Living wage in Clayoquot Sound jumps over $5 in two years to $26.51 | Ha-Shilth-Sa Newspaper

Living wage in Clayoquot Sound jumps over $5 in two years to $26.51

Tofino, BC

On Nov. 9, Clayoquot Biosphere Trust 2023 vital signs report was launched, revealing an over five-dollar increase in the living wage for Vancouver Island’s west coast communities.

The living wage grew to $26.51 per hour, while in 2021 it was $21.25.

According to Living Wage BC stats, Clayoquot Sound’s living wage is the highest in the province.

“The rising cost of food, shelter, and transportation were the most significant contributors to the increase in the living wage,” said Rebecca Hurwitz, executive director of CBT.

“The cost of shelter continues to climb in our region, and as does food,” said Hurwitz. “But when it comes to transportation, the living wage for families actually changed the way that the calculation is done for rural and remote communities.”

Previously the living wage was calculated based on one vehicle per family, she shared, but due to the lack of public transportation methods throughout the Clayoquot region, the calculation is now done based on two vehicles per family.

“Realistically, both parents are going to need a vehicle in a place like this in order to be employed,” said Hurwitz, reflecting on the calculations done in collaboration with Living Wage BC. “Many of the folks who are earning a living wage would be working shift work or service work, where they're required to be at a certain place at a certain time, and they would need a vehicle to do that in a rural place.”

“It really just shows the importance of transit to living-wage families,” she added.

For Nuu-chah-nulth communities, there are additional transportation costs by water taxi or vehicle.

Return costs for Esowita amount to $18.50, Opitsaht, $14, Ahousaht, $60, Macoach, $40, and Hot Springs Cove, $150, reads the Vital Signs report.

Saya Masso, a member of the advisory committee for the Vital Signs report, lives in Opitsaht and takes a water taxi to and from town.

“Even for people to go to work [in Tofino], between your taxi there and back, that's 15 bucks,” said Masso. “Your first hour of work is gone, before you get to work.”

“It is a lot to overcome,” continued Masso, adding that for youth who want to ride their bike on the trail, they have to account for the cost of the boat ride to town which creates barriers.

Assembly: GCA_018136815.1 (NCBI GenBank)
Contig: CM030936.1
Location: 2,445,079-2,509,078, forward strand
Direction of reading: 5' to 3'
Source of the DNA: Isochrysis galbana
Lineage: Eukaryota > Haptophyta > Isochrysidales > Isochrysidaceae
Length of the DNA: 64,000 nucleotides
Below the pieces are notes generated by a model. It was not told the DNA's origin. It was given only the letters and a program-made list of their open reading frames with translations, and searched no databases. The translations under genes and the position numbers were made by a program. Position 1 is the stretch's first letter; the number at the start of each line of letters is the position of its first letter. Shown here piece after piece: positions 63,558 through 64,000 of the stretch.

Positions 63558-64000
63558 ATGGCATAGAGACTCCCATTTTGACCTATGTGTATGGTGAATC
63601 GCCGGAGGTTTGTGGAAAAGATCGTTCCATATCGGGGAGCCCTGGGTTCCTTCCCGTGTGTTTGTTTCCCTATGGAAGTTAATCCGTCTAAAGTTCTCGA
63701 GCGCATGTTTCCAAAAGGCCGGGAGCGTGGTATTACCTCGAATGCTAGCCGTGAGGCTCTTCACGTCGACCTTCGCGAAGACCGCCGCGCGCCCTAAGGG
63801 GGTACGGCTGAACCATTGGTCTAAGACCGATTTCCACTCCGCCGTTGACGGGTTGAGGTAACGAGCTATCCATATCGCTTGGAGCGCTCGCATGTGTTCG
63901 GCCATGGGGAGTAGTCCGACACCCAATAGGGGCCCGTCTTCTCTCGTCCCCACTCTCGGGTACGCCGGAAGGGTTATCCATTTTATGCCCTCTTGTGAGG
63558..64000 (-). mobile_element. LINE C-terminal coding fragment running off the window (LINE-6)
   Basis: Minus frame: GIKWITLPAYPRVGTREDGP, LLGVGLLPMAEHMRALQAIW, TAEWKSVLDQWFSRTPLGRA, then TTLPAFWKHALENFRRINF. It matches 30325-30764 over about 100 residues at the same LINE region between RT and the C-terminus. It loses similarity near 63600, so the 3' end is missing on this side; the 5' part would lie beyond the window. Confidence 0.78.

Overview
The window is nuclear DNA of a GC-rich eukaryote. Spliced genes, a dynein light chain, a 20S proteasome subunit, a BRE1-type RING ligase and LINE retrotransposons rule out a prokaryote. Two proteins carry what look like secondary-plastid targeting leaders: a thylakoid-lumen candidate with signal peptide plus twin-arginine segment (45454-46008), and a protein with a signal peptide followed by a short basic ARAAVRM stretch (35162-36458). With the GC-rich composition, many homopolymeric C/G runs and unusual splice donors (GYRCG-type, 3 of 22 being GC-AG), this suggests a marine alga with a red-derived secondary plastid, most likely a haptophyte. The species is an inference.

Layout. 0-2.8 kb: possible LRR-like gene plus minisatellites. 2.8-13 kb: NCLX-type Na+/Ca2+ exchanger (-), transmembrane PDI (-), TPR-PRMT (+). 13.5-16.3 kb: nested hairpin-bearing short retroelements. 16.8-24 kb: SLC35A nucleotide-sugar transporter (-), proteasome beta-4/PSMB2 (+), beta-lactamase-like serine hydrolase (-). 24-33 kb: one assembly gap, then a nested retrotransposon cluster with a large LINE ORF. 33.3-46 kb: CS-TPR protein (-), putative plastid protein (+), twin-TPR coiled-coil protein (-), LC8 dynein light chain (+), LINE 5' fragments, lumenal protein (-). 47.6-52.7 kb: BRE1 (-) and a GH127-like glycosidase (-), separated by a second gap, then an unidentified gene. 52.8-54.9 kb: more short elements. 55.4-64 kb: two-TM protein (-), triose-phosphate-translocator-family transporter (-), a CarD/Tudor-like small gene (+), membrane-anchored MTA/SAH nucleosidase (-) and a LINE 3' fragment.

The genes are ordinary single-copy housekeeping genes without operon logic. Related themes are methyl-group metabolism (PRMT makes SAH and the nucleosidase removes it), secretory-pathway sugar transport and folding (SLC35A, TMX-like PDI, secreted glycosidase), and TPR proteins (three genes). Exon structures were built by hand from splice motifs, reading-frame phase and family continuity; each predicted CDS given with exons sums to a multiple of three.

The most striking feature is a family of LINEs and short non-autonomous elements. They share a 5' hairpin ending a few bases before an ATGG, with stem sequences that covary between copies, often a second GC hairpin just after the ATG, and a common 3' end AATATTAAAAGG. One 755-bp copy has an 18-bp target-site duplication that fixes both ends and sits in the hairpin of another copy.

“It does affect how you live your life,” he said. “You go home from work with groceries, you don't go [on] special trips over for groceries, you make those return trips with them.”

For groceries on the west coast, it is 21 per cent more expensive than Port Alberni, reads the report.

“To buy a bottle of water it’s worth more than gas,” said Elmer Frank, elected chief of Tla-o-qui-aht. “If you take a look at gas being two dollars a litre and if you take a look at buying a bottle of water for 500 milliliters, that’s over two dollars.”

“It's really beyond our control, unfortunately, because we don't control the markets of the products that come into the Tofino Coop,” said Frank. 

According to the CBT website, the living wage is the hourly wage required in a two-parent household to cover basic expenses for a family of four, which includes housing, food, transportation, childcare, health care, and recreation.

This is the “bare bones” that a family needs to live an “adequate quality of life”, reads the site.

In 2021, 51 per cent of residents throughout the region earned less than the living wage.

“On the west coast, median income per person varies between communities and ranges from $22,400 and $42,800,” reads the Vital signs report, while the median income for BC is $40,800.

“Living wage is what we here as a community decide is what is needed to have a family live a good, healthy, happy life,” said Erika Goldt, lead for CBT’s Eat West Coast food security initiative. “It's not just about your housing and your food, but you need to educate your kids, buy kids' clothes, maybe take some continuous learning opportunities.”

“We're seeing lots of challenges with the cost of living, but at the same time, we're also seeing many more people living above the poverty wage, [and] we're seeing some of the wages go up,” said Goldt. “We're seeing a lot more families staying in the region, we're seeing our school population increase a lot; there's a lot of positive things too.”

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